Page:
3 Steps To Building Trust So It’s Ready When Your Team Needs It

We often think of trust as a fixed, static idea, such as “We trust the Union” or “The Operations Team doesn’t trust us.”

However, trust is more complex than that, and oversimplifying our understanding of it prevents us from applying the proper techniques to improve it. Instead, leaders should consider the three fundamental raw materials on which trust is built: competence, benevolence, and reliability.

How these materials mix will depend on context. However, effective leaders need to assess which of these trust components is lacking within their teams and follow steps tailored to that specific component of trust.

It’s time to abandon generalized, generic models for building trust. Below, we share the three steps you can follow to build trust. First, identify which of the raw materials of trust your teams lack and then use the proper methods to increase them.


Step 1: Make Sure Everyone Knows What They’re Doing (Competence)


What It Is: Competence is the ability to do something efficiently and successfully. It includes hard skills, such as technical knowledge (the ability to create and deliver a product or service), and soft skills, such as social knowledge (understanding people and team environments). In short, competent people are “good at their job.”

How You Know It’s Missing: In many ways, competence is often the easiest to assess, as people either possess the necessary skills to execute their jobs or don’t. However, poor performance is not always a direct result of incompetence, as other factors may be at play. Someone may know how to get the job done but lack the capacity due to many factors, such as having too many tasks, personal stress, or not being given the proper tools to succeed. Determining which factor may be at play as a leader prevents acting on faulty assumptions.

What To Do About It

Provide targeted feedback. To give effective feedback, you must first clarify what “good” looks like. This might be a job description or a conversation at the beginning of a project to clarify expectations for each team member. Establishing that benchmark first allows you to provide targeted feedback by comparing actual performance to already agreed-upon expectations. Once you understand the gap between performance and expectations, you can work with your team members to develop an improvement plan.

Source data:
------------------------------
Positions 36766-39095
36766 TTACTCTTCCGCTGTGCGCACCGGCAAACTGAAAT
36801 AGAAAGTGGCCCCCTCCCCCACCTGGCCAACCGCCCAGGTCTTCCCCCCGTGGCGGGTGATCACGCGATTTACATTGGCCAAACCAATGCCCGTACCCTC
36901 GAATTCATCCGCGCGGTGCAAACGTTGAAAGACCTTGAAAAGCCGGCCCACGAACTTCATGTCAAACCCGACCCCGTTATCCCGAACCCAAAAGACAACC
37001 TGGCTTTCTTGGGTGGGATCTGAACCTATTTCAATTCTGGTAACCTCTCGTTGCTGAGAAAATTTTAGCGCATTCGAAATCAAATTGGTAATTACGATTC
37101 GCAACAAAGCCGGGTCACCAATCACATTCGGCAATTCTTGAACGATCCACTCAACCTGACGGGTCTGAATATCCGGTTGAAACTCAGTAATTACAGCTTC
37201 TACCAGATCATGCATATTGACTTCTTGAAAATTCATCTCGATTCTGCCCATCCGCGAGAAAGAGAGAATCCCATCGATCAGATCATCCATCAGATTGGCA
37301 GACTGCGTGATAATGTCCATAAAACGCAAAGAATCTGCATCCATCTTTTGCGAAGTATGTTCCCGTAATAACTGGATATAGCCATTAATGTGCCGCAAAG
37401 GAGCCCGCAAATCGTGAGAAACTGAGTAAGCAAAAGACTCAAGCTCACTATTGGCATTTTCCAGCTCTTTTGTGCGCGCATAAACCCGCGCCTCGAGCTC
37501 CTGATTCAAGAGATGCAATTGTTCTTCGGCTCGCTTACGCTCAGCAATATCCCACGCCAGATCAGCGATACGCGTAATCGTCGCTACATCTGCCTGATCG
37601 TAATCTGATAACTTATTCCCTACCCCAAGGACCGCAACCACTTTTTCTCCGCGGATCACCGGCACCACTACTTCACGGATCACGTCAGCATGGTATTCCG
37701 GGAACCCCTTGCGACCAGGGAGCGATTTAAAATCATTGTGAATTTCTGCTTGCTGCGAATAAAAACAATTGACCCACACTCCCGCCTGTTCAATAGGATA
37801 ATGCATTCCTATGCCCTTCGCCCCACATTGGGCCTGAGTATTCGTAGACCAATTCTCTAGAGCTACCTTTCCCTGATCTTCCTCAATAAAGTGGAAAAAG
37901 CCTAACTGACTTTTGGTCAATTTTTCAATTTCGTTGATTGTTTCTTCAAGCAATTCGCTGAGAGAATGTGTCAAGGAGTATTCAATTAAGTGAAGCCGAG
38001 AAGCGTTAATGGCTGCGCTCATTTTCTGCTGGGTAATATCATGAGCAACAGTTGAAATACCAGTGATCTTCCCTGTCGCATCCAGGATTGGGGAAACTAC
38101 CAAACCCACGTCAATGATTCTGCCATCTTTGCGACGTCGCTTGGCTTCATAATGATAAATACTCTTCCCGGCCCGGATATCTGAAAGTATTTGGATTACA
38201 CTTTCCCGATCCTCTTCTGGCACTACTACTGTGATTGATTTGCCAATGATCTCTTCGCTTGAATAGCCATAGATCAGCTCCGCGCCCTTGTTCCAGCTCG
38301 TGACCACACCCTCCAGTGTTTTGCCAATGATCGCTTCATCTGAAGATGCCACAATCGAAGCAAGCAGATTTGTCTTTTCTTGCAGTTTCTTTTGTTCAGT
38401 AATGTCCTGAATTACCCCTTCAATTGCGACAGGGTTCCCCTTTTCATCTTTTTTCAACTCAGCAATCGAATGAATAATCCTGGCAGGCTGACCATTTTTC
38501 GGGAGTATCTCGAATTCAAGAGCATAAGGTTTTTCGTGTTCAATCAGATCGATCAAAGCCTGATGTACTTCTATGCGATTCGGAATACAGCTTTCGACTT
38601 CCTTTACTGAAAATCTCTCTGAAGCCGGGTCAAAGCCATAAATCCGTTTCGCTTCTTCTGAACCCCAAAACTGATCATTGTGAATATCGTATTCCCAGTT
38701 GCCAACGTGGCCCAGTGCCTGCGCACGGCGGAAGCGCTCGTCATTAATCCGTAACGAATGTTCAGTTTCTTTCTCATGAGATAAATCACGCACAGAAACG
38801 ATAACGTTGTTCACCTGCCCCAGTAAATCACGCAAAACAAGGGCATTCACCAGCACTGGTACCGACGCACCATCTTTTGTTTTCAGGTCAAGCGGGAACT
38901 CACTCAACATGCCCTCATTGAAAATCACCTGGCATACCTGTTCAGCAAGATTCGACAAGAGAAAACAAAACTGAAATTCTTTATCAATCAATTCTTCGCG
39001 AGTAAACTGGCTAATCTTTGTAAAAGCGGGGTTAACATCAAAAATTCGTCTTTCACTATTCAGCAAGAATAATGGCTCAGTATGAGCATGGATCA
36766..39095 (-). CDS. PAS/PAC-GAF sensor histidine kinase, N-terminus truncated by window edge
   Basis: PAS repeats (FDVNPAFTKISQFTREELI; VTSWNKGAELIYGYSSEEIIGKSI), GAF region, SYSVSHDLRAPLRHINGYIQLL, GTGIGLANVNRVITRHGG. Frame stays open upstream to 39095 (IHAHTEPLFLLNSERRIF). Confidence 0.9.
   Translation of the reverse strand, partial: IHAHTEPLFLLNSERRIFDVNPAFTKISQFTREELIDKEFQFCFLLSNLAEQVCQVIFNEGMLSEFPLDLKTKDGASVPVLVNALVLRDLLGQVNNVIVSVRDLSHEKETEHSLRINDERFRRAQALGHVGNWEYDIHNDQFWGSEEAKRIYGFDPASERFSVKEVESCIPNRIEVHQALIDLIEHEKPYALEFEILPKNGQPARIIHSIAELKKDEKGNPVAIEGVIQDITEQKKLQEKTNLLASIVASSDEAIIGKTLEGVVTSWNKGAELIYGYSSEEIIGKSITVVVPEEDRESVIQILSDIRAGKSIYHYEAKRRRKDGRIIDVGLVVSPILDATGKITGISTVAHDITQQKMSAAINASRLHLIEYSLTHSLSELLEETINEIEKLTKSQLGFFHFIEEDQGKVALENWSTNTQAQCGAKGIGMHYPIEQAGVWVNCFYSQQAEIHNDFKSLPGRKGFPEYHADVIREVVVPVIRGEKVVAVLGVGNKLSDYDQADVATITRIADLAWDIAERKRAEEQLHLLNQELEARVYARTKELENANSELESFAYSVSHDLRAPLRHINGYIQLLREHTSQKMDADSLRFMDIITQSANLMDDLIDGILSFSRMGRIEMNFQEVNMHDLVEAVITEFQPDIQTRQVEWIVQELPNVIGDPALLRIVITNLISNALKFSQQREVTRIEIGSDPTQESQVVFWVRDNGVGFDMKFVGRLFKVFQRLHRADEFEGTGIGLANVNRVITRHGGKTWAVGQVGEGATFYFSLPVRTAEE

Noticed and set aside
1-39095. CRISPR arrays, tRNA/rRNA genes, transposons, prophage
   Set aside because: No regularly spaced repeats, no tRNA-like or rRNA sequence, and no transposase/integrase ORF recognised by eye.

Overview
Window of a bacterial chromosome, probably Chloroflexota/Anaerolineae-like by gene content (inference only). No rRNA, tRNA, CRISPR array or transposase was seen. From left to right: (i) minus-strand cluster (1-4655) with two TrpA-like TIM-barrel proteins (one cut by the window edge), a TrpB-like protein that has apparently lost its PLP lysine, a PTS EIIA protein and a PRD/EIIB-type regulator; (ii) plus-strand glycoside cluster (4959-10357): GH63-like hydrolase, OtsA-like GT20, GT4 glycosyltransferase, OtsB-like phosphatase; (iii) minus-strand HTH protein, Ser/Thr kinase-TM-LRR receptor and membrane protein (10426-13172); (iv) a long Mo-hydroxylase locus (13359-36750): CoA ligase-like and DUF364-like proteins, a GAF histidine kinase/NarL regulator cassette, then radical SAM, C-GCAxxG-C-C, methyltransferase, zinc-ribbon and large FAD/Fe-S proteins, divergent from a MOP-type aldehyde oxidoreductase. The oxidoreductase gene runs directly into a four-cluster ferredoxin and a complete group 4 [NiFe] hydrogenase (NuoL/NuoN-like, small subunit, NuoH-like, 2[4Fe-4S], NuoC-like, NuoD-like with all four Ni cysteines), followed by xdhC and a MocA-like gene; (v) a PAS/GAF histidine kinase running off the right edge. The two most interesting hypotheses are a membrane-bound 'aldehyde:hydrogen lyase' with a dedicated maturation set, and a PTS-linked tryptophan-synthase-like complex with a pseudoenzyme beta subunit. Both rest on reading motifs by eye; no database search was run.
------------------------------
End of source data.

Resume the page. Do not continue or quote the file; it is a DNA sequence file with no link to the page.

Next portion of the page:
Ask questions and coach. The best way to change someone’s behaviours is not to tell them the answers but to ask questions that help them find the answers themselves. Try asking a struggling team member: “I saw x and y this week, and I am concerned; can you tell me what’s going on?” and “What do you think should happen next, and how can I support you?” Asking – rather than simply directing – empowers your people to act and builds a relationship of mutual respect.

The Six Questions You Must Ask To Be A Better Coach

Acknowledge your strengths and weaknesses and openly share that information with others. Demonstrating self-awareness regarding your skills will give others confidence that you understand your limitations and the value you can add to the team. Then, proactively take steps to mitigate those limitations, either through personal development (training, mentoring, practice) or procuring the support of others who can ensure no balls are dropped.


Step 2: Build your Team into a Community (Benevolence)


What It Is: Benevolence is the quality of being well-meaning and the degree to which you have others’ interests at heart. Benevolent people care about others. The more a teammate can demonstrate the motivation to serve others or the team, the greater trust is built.

How You Know It’s Missing: A lack of benevolence can show up as siloes, where people consistently choose themselves and their team over others. Other subtle ways include team meetings where people may respond to others with what seems like agreement before following up with “but,” interrupting speakers or ignoring requests for help.

Read more about how one word can impact your culture 

What To Do About It: Avoid judgment when you notice a lack of benevolence. Every person believes they’re doing the right thing under the circumstances. So, leaders should understand why they took a particular action that appeared self-serving. Techniques to improve benevolence include:

Active listening helps demonstrate that you’re paying attention, wish to understand someone else, and care about their answers and, by extension, them as a person. Active listening can be broken into three subskills, all of which you can start implementing today to understand your people better:

    • Paraphrasing- Restate what the person said in your own words.
      “Let me say that back to you to make sure I understand…”
    • Labelling- Identify the emotion being shown by your team member
      “Seems like that is frustrating.” or “Sounds like that made you angry.”